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Beijing plays down SARS scare

Willy Wo-Lap Lam, CNN Senior China Analyst

SARS is believed to have originated in China's Guangdong province.
SARS is believed to have originated in China's Guangdong province.

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Would the warning from the World Health Organization make you change your travel plans to Hong Kong or China?


HONG KONG, China (CNN) -- Beijing has pulled out all the stops to assure foreign businessmen and tourists that it is safe to visit China despite the outbreak of Severe Acute Respiratory Syndrome (SARS).

Communist party sources in Beijing said the new leadership under President Hu Jintao and Premier Wen Jiabao had urged central and regional officials to issue words of reassurance to the international community.

Despite its upbeat stance, however, China's Ministry of Health announced Monday that the death toll from the virus had risen to 53, with 1,268 people infected.

It was also revealed that people had died of the mysterious illness in more of its provinces than previously reported, according to Reuters.

Party sources said the pneumonia crisis, along with the war in Iraq, could threaten a 7 percent growth rate the government pledged earlier this year.

A number of international conferences scheduled to be held in Beijing, Shanghai and other major cities have been canceled or postponed, and tourism bookings have also been reduced.

The government is trying to persuade other nations, including the United States, to stop issuing advisories asking nationals to avoid visiting China because of the SARS epidemic, the sources said.

Most official papers on Monday covered a high-profile visit by Premier Wen to the China Disease Control Center.

Wen said the disease was "under effective control" in China, and that the great majority of provinces and cities had no SARS cases at all.

"The Chinese government and people enthusiastically welcome friends from around the world to come to China for tourism, visits and business activities," the premier said, adding that all measures would be taken to safeguards their health and safety.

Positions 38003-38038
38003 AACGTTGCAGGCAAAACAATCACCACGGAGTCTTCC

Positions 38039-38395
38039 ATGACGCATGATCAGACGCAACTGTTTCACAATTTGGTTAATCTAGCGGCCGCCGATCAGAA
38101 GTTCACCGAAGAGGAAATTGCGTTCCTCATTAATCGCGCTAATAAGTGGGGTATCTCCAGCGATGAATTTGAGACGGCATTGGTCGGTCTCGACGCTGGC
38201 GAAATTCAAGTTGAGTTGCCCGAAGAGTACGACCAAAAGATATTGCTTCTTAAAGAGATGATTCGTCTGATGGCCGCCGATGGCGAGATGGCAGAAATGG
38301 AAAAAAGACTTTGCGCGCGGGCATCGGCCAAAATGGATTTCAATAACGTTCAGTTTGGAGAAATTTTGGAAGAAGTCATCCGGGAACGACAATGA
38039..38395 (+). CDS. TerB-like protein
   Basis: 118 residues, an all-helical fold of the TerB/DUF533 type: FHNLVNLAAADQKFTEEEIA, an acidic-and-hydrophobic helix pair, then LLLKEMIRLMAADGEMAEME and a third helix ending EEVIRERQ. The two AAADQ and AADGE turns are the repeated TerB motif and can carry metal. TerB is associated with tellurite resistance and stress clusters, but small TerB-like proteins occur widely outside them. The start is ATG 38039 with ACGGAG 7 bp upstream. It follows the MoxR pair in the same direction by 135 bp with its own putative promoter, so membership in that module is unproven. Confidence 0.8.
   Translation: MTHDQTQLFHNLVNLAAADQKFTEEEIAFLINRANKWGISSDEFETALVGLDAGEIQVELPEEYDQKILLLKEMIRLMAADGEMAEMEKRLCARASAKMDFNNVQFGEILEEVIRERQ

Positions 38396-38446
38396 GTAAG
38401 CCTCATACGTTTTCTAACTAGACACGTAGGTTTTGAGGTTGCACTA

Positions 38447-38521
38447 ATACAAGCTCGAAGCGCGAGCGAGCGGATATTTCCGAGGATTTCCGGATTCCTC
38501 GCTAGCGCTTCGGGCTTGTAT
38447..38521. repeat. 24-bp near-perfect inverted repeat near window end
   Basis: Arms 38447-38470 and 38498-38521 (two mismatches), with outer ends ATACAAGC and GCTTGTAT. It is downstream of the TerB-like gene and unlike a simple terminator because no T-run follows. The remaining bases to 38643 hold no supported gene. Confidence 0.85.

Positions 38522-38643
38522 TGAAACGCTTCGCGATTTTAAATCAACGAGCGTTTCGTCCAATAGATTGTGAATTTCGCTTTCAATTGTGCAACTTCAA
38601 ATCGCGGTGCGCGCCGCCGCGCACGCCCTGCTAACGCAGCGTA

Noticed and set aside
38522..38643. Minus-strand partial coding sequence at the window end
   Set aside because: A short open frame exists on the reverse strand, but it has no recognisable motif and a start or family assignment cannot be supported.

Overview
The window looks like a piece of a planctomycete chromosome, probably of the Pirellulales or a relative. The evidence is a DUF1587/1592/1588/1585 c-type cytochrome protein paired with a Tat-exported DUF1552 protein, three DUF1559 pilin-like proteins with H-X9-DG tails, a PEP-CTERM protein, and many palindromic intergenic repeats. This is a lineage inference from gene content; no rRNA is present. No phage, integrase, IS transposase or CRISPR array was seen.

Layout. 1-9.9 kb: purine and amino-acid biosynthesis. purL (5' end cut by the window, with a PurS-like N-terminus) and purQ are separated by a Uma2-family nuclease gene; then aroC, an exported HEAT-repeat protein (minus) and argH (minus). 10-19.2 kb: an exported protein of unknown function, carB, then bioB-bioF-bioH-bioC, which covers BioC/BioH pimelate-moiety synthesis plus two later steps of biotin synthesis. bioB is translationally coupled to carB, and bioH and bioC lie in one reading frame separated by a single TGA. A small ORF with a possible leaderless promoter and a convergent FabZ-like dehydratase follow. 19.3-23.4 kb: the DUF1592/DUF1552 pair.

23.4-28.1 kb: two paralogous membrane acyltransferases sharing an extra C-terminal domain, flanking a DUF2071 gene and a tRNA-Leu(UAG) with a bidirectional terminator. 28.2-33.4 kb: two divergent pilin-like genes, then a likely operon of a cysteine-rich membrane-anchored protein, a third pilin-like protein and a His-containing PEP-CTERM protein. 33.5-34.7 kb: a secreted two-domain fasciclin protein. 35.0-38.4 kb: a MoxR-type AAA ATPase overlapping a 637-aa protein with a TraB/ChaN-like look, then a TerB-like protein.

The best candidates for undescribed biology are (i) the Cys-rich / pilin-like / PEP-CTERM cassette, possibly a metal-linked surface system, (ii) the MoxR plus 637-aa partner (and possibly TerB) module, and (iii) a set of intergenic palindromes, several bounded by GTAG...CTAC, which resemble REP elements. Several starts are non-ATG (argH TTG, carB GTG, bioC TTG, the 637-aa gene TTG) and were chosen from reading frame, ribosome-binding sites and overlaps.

CCTV on Monday carried an interview with a senior official in Guangdong, who emphasized that foreign businessmen going to the province had encountered no health problems.

The provincial capital, Guangzhou, is due to open its annual Guangzhou Trade Fair soon, and local cadres are worried about a drop in attendance.

The Guangdong press has reported that central government units will be in charge of anti-epidemic and other health-related work related to the fair.

The official media have also run relatively upbeat assessments by five World Health Organization experts who are currently visiting Guangdong, deemed the "source" of the epidemic.

The official Xinhua news agency quoted head of the expert team, Dr Robert Breiman as saying "the data we've got during the three days of staying here is much more than we expected."

Brieman was also quoted as indicating that the hospitals they had visited in Guangdong had "done a remarkable job and they follow the procedures and techniques that are used by Asian countries to control the virus."

Meanwhile, Chinese officials have been stressing that a number of SARS patients undergoing treatment in China had contracted the disease outside China.

In a press conference held on Sunday, Beijing officials said International Labor Organization expert Pekka Aro, who died in the capital, had contracted SARS before he entered China on March 23.

Aro was in Thailand for six days before his China trip.

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